An estimated 6 million people undergo non-cardiac surgery each year, and up to a quarter of these procedures (eg, major intra-abdominal, thoracic vascular, and orthopedic procedures) are associated with significant risk of perioperative cardiovascular morbidity and mortality. The American College of Cardiology Foundation (ACCF) and the American Heart Association (AHA) issued a practice guideline for the utilization of β-blockade in non-cardiac surgery. The update, published in the November 24, 2009 issue of Circulation and the Journal of the American College of Cardiology, identifies important new information regarding the risks and benefits of perioperative β-blockade.

“Non-cardiac surgery represents a stress to the heart, particularly if the procedure is high risk or if patients have underlying risk factors for cardiac complications,” says Kirsten E. Fleischmann, MD, MPH, who chaired the committee that generated the focused update. As the aging population rises and the number of non-cardiac surgeries performed in them continues to increase, steps must be taken to minimize the risk of cardiac complications associated with these surgeries.

Clinical Trial Evidence Drives Update

Another impetus for the ACCF/AHA update was the publication of new randomized trial data, most notably the POISE (PeriOperative Ischemic Evaluation) and DECREASE (Dutch Echocardiographic Cardiac Risk Evaluation Applying Stress Echocardiography)-IV trials. POISE confirmed that β-blocker therapy reduces perioperative cardiac events, but also clarified that routine perioperative β-blockade—particularly in fixed, higher-dose regimens initiated the day of surgery—was associated with risk. In POISE, the reduction in cardiac events was offset by a higher risk of stroke and death when using fixed higher-doses of metoprolol started on the day of surgery.

The DECREASE-IV trial assigned intermediate cardiac risk patients to bisoprolol, fluvastatin, combination treatment, or control therapy before surgery. It confirmed a reduction in cardiac risk with perioperative bisoprolol started well before surgery and titrated to blood pressure and heart rate, but no increase in stroke rate was observed in this trial or in pooled analyses of all the DECREASE trials. “The update generally suggests that the higher the cardiac risk, the more likely β-blockade will be of benefit,” Dr. Fleischmann explains. “Initiation of therapy requires careful risk-benefit assessments, and patients should be started on β-blocker therapy well before an elective surgery, focusing on careful titration to heart rate and blood pressure perioperatively. The goal is to avoid bradycardia or hypotension.”

Major Recommendations

Prior to administration of β-blockade, active cardiac conditions that require intensive management—and which may delay or cancel surgery—must be evaluated (Figure 1). In addition, the surgery-specific cardiac risk of non-cardiac surgery must be considered (Figure 2).

Some of the major recommendations in the ACCF/AHA update include:                 

β-blockers should generally be continued perioperatively in those already receiving them (Class I).
β-blockers titrated to heart rate and blood pressure are probably recommended for those undergoing vascular surgery at high cardiac risk owing to coronary artery disease or cardiac ischemia on preoperative testing (Class IIa).
It is reasonable to consider β-blockade titrated to heart rate and blood pressure in patients with multiple risk factors for complications undergoing vascular surgery or in those with coronary disease and/or multiple risk factors undergoing intermediate-risk surgery (Class IIa).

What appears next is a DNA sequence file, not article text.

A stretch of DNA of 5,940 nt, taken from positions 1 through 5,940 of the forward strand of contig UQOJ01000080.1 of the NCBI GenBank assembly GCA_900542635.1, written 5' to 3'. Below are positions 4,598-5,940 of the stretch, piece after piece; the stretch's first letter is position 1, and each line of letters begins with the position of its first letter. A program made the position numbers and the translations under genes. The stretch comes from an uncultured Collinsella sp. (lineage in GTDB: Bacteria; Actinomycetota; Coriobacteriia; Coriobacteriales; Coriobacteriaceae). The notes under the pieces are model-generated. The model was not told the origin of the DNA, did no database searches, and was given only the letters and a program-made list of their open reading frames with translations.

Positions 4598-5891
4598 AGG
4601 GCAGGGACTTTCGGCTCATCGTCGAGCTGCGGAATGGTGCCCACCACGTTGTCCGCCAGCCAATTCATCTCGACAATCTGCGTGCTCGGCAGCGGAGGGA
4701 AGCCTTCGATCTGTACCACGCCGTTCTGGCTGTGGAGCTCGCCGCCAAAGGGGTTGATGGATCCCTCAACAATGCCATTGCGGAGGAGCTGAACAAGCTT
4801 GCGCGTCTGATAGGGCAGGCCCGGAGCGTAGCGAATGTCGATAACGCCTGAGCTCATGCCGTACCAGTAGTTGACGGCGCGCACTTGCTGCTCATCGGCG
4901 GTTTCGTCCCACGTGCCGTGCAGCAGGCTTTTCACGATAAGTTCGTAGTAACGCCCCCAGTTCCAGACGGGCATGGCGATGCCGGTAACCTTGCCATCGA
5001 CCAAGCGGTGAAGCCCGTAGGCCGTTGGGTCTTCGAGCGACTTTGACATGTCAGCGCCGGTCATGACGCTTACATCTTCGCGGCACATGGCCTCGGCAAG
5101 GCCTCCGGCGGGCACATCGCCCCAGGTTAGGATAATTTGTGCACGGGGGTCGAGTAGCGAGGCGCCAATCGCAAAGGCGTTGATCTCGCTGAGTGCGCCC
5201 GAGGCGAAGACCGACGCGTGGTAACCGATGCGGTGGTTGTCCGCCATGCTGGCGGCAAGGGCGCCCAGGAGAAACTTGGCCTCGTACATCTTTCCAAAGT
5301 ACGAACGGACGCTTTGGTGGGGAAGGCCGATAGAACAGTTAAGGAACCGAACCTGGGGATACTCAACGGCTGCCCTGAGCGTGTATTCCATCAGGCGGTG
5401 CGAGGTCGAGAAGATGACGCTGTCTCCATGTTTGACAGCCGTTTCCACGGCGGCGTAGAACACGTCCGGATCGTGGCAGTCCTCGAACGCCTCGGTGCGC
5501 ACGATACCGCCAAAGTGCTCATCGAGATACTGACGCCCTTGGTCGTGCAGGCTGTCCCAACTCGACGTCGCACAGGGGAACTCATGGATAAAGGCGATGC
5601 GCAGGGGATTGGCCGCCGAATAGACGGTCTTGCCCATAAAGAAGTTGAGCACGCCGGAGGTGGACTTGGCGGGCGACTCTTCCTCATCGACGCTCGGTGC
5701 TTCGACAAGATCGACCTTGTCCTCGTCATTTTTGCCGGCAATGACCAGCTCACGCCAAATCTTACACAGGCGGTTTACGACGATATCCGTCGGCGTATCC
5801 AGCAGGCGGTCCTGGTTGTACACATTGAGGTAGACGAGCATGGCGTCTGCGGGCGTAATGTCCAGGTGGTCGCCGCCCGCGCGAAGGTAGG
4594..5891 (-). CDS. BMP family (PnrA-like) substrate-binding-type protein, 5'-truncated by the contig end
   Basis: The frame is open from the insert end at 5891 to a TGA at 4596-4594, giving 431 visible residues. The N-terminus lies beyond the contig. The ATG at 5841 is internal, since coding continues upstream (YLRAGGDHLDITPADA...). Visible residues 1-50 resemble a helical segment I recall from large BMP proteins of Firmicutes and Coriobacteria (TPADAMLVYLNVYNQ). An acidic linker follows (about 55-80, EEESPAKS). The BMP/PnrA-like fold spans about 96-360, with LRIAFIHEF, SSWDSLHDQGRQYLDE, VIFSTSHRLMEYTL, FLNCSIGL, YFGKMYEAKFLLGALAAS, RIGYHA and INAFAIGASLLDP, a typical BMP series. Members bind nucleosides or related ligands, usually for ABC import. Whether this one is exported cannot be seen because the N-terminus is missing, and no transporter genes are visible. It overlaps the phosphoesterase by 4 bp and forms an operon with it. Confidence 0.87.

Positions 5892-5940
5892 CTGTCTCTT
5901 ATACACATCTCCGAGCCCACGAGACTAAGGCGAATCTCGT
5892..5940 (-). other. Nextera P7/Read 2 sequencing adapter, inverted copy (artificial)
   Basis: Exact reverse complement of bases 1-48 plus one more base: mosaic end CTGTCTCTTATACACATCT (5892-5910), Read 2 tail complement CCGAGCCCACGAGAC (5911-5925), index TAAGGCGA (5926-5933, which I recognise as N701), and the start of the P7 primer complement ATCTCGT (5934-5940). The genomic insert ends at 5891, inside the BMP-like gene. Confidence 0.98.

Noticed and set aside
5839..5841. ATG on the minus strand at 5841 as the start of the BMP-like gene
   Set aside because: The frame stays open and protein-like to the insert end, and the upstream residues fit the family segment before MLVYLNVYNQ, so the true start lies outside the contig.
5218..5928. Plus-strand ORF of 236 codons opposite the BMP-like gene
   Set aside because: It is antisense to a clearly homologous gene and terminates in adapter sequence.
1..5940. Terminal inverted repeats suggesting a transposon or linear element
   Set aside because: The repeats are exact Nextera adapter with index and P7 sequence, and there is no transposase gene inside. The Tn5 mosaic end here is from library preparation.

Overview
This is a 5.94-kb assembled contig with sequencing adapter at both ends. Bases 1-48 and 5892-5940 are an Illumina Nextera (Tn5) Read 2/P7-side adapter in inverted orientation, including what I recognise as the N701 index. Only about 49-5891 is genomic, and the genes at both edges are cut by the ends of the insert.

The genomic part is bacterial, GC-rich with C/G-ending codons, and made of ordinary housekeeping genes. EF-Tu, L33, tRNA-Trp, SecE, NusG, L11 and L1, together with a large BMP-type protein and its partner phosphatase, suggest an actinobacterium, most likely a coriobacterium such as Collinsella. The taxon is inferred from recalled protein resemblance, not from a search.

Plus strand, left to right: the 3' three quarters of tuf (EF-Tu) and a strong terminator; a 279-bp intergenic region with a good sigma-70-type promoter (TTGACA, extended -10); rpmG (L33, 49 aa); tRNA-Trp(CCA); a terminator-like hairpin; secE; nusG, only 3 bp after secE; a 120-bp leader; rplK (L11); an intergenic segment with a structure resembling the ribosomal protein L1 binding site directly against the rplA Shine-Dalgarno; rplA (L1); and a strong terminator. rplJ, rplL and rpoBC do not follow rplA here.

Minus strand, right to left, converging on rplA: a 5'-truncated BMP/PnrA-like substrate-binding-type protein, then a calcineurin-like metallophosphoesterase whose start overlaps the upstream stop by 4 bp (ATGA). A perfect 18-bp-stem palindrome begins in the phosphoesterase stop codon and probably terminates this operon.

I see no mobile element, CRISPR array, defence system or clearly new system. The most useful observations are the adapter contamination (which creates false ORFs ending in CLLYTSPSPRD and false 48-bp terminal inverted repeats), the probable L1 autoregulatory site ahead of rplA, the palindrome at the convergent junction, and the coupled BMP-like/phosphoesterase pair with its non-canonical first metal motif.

The usefulness of β-blockers is uncertain for patients undergoing intermediate-risk procedures or vascular surgery with one clinical risk factors in the absence of established coronary disease or those without clinical risk factors undergoing vascular surgery that are not currently taking β-blockers (Class IIb).

“β-blockers should still be continued perioperatively as much as feasible in those already receiving them for good indications,” Dr. Fleischmann emphasizes. The update also provides Class III recommendations that indicate when β-blocker therapy should not be administered. These include using β-blockers in individuals who have contraindications for them and routine use of high-dose β-blockers in the absence of dose titration in patients not currently taking them.

The Provider’s Role

Different types of providers or specialists may be involved in decision-making for perioperative β-blocker use. “The key is that physicians assess cardiac risk thoroughly and weigh the risks and benefits of β-blockade,” says Dr. Fleischmann. Patient compliance in the perioperative period will affect the success rate of β-blockade in non-cardiac surgery. Good communication, patient education, and clear instructions are also important in maximizing adherence.

In the future, clinicians need more research to guide the use of β-blockers in the presence of newer techniques such as percutaneous or endovascular vascular procedures. In addition, studies to determine the best regimens for β-blockade and the optimal duration of therapy are lacking. Dr. Fleischmann says, “We still have some gaps in our knowledge regarding β-blockade, but this update can serve as a bridge for clinicians until more research emerges.”


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Dunkelgrun M, Boersma E, Schouten O, et al. Bisoprolol and fluvastatin for the reduction of perioperative cardiac mortality and myocardial infarction in intermediate-risk patients undergoing noncardiovascular surgery: a randomized controlled trial (DECREASE-IV). Ann Surg. 2009;249:921-926.

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